Tommy Chapman


What’s the cost of a Queue?

Always a tricky balance for retailers – not enough staff and there’s a queue, too many and you are wasting money. In this article we look at the causes of a queue and some of the things that you can do to reduce or even eliminate queues.

Whilst there are a few hot tech and training shoe releases that absolutely love a queue and the social buzz that they create, the reality is that most retailers lose 10% of footfall due to queues and waiting times in store. In fact 26% of customers who walk out of a store will discontinue their purchase journey completely.

A queue is a sign that the operation is not working properly and is something to be avoided. A few years ago, customers were more accepting of a queue, but nowadays customers can vote with their mouse and simply head online.

What causes a queue?
The easy answer is that there is a mismatch between customer demand and the resources available to serve them, causing a queue to build as demand outstrips capacity. It is really important to understand what the drivers of queues are within your retail operation. The most common causes include:

• Team breaks planned at peak customer times, reducing capacity when it matters most.
• Colleagues focusing on tasks rather than customers, for example re-stocking shelves.
• Click & Collect parcel pick-up that take staff away from the tills for a long walk to the stock room and time spent looking for the parcel.
• Slow connections that add a few seconds to the average transaction time.

Good ways to reduce and even eliminate queues

Mobile payment terminals – Some stores are abandoning traditional till points with staff using mobile payment terminals. For example, footwear retailer Schuh take payments when they hand over your shoes on the sales floor, rather than taking customers to a till. Mobile payment terminals greatly increase capacity and create a very smooth customer experience.

Have a single queue with multiple servers – Why is it that the other queue always seems to be moving faster? To avoid this kind of frustrating situation, some retailers use a multiple-server queue. Customers stand in a single queue and when it’s their turn, they go to the first free cashier. There are several advantages to this, no cashier is idle while there are shoppers still waiting and the waiting time is similar for all customers. A single queue feels fairer to people in line, as customers know that they will all be served in the order of arrival. Find out more…

Scan and go – The use of apps and handheld tech mean that customers can do their own scanning and packing with just a quick stop at a payment point as they leave.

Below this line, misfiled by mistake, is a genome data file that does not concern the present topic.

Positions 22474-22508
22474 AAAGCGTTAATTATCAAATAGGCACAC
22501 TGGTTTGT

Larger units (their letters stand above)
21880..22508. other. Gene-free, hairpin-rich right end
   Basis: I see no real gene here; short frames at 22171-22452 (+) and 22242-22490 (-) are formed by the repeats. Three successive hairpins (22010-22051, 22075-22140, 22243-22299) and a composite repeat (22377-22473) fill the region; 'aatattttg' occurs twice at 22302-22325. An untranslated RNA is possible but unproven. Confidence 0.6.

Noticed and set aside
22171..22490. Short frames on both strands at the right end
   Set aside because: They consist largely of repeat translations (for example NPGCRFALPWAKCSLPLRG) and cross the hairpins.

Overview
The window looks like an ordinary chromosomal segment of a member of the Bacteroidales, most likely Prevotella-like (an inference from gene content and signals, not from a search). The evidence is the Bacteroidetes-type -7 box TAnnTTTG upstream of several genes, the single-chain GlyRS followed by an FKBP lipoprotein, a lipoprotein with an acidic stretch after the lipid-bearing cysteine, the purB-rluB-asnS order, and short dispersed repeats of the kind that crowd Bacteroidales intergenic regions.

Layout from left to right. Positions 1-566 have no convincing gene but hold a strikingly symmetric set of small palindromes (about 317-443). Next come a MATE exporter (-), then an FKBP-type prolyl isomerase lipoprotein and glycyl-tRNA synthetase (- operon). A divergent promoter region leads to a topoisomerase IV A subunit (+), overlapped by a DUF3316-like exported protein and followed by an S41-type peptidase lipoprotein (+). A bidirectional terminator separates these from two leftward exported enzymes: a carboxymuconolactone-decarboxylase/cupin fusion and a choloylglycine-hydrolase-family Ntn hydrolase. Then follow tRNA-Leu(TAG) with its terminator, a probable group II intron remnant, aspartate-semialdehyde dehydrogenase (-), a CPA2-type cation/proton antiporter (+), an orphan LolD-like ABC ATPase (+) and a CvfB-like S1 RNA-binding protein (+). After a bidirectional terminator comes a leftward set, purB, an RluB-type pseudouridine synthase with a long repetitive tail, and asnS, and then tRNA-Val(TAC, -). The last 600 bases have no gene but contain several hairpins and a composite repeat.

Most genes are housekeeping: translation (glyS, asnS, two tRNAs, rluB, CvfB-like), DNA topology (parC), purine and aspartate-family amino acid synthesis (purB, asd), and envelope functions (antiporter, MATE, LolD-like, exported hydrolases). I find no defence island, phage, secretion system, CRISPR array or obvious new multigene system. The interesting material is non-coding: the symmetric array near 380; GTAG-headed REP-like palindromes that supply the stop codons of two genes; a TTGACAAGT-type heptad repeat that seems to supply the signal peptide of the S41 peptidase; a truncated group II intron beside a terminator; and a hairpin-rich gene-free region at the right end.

Choose an intuitive EPoS system – If your till system is complex to learn and use, this can mean flustered employees, frustrated consumers and long queues in your store. By choosing an EPoS system that is quick to learn and has a user-friendly interface, you can speed up operations at the till and at the same time reduce training time. Find out more about OpSuite Retail Management System….

Footfall counters – Some large stores use footfall counters to alert their checkout teams that they are getting busy and open more tills to prevent a queue from starting.

Choose reliable technology – When selecting new retail software, ensure that you choose a system that is renowned for its reliability and short transaction times. You don’t want to create long queues and risk customers leaving because of technical slowdowns. Read more….

Special service stations – Simple sales are usually quick to process at the till, however more complex processes such as exchanges, refunds, special orders or loyalty card sign ups can take a lot of time and slow down the queue significantly. As simple sales are more common than complex ones, you can reduce the average waiting time for most customers by creating special service stations for shoppers who need extra help.


You might think that long queues are a great problem to have, after all it means that your store is popular. However, queues also mean slow service and boredom for your customers and added stress for your employees. As shoppers wait impatiently for queue-less stores, you can reduce waiting times considerably by implementing some of the advice and technology above. Hopefully this will help you to identify areas where you can make improvements to enhance the customer experience in your retail store(s).

With online retail allowing customers to have more choice, convenience and cheaper prices, shoppers have become increasingly impatient and demanding within bricks-and-mortar stores. They expect retailers to deliver a superior service and in-store experience, a poor customer experience and long waiting times are no longer acceptable. As a result, retailers need to review key their customer pain points and integrate the right technologies and solutions.

Retailers need to shift their focus from being merely transaction focused to being service based, they need to look at their stores as being ‘experience hubs’. Obviously, technology has a massive role to play in achieving this; from mobile payment terminals to scan and go handheld tech, reliable technology with short transaction times and intuitive EPoS systems. If you if you need help finding the right technology to improve the customer experience in your stores, please do not hesitate to get in touch with the team at RMS.

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